Home   /   One World Cafe  /   One World Café presents Tamiko Beyer
One World Café presents Tamiko Beyer

Photo credit: Kian Goh

Tamiko Beyer is a poet and activist currently based in Cambridge, Massachusetts. She is the author of two collections: Bough Breaks (Meritage Press, 2011) and We Come Elemental (forthcoming, Alice James Books). Born in America, Tamiko spent most of her childhood in Tokyo with her American father and third-generation Japanese-American mother before moving back to the USA and later spending a number of years living in New York City. Tamiko, therefore, identifies herself as an Asian-American poet and feels a strong connection with the city of New York. She is keen to make connections with other Asian-American poets and has founded Kundiman, an organisation dedicated to the creation, cultivation and promotion of Asian American poetry, an ideal platform through which she can do that.

As well as writing her passion-driven and socially engaged poetry, Tamiko is also able to earn a living from writing as an advocacy writer working for Corporate Accountability International. Moreover, Tamiko has worked for or volunteered with non-profits that promote social justice for all of her adult life and has been particularly involved with queer activism. For many years, Tamiko led writing workshops for LBGT homeless youth in New York which were organised by the New York Writers Coalition. Tamiko is also an innovator and has coined the term queer::eco::politics, which has become a central concern in her poetry; in this podcast she explains what it means to her and how she interprets it within her writing. She also talks about how she uses a hybrid of the experimental/avant-garde/L=A=N=G=U=A=G=E-based play and the lyric poem, or what some have termed the “broken lyric.” You can find out more about Tamiko and her work here.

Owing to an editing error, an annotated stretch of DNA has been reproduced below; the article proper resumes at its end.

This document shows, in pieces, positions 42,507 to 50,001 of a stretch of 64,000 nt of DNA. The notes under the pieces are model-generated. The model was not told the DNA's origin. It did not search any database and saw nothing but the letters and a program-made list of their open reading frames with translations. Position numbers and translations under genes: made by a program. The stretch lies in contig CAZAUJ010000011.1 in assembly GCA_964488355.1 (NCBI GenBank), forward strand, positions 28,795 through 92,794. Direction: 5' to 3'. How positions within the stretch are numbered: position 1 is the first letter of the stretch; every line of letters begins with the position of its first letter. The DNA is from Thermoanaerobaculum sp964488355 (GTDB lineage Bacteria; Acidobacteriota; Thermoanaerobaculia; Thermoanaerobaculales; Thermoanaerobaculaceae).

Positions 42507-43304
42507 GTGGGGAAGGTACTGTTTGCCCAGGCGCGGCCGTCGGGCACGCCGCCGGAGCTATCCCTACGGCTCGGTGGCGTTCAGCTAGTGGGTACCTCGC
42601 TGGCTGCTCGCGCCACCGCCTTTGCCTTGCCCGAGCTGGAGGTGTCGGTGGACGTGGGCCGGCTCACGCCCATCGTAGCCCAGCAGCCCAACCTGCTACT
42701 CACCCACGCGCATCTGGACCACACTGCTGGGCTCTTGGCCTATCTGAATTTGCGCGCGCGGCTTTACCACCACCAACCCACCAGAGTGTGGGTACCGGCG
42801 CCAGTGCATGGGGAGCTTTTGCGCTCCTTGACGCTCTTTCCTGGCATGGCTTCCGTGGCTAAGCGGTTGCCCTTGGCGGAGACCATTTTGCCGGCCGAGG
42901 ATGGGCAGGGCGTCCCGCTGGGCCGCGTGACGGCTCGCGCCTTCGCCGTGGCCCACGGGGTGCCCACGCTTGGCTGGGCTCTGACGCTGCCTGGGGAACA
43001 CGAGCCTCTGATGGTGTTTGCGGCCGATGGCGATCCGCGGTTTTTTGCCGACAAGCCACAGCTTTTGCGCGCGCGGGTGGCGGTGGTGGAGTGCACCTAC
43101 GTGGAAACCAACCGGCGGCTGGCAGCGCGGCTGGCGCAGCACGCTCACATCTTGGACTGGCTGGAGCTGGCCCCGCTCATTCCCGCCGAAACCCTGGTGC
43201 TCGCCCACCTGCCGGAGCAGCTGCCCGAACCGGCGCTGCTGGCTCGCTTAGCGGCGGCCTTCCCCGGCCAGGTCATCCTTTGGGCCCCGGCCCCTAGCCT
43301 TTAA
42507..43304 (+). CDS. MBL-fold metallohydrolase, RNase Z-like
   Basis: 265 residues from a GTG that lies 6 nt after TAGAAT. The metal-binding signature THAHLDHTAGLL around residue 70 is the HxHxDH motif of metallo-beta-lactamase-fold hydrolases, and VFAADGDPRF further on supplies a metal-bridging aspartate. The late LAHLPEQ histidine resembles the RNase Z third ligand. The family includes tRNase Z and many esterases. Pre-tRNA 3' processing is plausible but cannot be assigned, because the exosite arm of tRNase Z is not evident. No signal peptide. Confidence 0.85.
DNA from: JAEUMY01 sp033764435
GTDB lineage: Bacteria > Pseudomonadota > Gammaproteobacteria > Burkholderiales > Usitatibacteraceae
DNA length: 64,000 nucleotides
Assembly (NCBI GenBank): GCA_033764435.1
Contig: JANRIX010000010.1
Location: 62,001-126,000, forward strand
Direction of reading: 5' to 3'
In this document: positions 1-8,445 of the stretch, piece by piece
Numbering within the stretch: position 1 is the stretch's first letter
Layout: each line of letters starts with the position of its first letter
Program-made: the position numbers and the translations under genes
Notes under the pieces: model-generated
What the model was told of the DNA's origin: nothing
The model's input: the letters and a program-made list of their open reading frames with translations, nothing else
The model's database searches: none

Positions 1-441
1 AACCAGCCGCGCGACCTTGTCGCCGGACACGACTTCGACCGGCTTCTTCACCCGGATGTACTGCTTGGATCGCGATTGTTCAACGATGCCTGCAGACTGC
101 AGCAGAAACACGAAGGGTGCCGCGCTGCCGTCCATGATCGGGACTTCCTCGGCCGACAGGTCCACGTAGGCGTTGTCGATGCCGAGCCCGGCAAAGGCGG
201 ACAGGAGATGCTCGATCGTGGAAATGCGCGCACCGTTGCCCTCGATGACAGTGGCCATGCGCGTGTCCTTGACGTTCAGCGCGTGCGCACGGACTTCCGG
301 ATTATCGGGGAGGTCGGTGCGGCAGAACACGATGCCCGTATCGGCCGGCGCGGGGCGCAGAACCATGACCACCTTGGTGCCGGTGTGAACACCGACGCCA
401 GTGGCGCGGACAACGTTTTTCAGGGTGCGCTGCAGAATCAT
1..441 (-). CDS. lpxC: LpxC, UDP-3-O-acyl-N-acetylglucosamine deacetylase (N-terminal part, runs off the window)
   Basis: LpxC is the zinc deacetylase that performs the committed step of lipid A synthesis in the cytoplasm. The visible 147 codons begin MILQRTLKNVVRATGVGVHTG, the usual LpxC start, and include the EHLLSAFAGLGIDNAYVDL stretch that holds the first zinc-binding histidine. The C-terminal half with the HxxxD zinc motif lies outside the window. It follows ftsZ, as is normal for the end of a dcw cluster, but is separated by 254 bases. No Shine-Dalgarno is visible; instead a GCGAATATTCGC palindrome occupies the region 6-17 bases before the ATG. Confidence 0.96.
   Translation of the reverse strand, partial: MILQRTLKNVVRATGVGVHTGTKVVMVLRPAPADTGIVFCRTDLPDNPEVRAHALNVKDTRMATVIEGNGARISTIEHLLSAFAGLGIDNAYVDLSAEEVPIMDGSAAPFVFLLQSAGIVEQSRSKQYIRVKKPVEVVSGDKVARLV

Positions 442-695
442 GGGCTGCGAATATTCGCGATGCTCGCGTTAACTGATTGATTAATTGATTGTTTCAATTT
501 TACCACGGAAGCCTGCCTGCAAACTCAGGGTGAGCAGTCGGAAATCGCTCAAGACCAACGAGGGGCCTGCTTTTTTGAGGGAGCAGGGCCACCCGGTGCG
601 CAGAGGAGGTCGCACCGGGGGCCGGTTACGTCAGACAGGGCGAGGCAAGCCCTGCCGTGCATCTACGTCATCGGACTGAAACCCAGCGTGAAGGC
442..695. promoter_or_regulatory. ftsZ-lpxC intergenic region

Tags

Claire Hart
Claire Hart has two great loves: art and communication. She enjoys communicating about art. Breaking down and exploring barriers to communication is how she earns her living. She lives her life partly in German and partly in English, but always in colour.
Related Article

Post a new comment

Your email address will not be published. Required fields are marked *